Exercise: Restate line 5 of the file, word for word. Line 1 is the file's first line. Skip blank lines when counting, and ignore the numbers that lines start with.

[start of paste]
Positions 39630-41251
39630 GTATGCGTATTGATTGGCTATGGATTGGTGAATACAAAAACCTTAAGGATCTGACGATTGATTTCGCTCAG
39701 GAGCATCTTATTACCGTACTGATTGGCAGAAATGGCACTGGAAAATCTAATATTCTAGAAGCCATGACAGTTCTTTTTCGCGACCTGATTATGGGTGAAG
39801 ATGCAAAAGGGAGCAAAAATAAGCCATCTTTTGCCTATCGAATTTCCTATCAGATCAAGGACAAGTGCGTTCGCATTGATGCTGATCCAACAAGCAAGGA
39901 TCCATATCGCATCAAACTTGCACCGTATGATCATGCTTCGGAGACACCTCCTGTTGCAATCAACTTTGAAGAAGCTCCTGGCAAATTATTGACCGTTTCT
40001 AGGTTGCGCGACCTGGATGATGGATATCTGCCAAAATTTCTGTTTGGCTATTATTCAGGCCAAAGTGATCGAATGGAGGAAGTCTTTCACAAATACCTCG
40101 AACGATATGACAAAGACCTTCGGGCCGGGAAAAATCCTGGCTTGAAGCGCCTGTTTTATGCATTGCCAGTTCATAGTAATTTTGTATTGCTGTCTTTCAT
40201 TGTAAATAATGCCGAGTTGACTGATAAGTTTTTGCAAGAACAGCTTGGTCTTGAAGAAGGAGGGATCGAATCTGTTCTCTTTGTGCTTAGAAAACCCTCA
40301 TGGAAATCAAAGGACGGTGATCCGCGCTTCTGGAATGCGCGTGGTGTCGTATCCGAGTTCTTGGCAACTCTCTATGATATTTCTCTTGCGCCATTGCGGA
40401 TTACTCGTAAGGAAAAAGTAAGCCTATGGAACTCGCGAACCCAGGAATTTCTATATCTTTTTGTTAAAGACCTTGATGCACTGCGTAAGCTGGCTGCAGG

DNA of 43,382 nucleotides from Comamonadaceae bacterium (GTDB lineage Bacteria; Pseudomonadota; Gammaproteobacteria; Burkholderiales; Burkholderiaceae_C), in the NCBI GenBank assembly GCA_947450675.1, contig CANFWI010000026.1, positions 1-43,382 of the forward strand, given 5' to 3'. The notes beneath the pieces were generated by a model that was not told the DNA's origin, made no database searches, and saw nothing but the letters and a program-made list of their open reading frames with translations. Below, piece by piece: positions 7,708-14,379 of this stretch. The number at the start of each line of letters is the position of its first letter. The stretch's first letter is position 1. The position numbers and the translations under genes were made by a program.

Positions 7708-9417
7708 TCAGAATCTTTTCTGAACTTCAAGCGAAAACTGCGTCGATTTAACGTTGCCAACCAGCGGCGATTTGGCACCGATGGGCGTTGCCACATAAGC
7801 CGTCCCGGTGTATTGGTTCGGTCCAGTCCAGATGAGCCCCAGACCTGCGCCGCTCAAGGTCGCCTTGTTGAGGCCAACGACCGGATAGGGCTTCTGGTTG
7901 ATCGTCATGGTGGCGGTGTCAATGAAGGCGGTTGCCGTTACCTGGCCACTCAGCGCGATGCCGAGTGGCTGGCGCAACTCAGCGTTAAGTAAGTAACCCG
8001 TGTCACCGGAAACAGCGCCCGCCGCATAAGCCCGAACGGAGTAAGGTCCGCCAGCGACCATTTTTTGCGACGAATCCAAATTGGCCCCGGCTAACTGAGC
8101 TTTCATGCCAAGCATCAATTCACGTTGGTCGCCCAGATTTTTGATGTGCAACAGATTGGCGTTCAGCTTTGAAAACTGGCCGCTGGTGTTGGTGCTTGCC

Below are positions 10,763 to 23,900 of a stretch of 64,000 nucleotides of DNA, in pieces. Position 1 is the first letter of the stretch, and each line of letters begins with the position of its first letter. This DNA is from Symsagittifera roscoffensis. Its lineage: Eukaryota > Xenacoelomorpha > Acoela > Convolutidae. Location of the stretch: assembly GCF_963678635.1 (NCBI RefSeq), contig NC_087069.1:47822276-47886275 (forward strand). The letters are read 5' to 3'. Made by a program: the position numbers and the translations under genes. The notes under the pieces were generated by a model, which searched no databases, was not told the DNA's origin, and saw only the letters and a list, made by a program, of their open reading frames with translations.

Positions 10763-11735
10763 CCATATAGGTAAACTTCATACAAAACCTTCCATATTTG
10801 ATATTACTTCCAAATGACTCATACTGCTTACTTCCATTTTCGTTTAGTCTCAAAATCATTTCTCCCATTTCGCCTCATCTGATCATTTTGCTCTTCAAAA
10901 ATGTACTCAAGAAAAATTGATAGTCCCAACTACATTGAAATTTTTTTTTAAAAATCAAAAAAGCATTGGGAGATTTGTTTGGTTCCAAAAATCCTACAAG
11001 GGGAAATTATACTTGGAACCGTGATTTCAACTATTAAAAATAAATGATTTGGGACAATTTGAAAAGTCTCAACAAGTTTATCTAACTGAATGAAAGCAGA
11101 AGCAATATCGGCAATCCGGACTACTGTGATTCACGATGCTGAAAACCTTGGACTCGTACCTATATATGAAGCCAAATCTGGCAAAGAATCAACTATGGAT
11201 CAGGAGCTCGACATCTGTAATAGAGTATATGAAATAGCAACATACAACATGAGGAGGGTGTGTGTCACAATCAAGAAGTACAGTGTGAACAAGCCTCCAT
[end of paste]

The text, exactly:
39901 TCCATATCGCATCAAACTTGCACCGTATGATCATGCTTCGGAGACACCTCCTGTTGCAATCAACTTTGAAGAAGCTCCTGGCAAATTATTGACCGTTTCT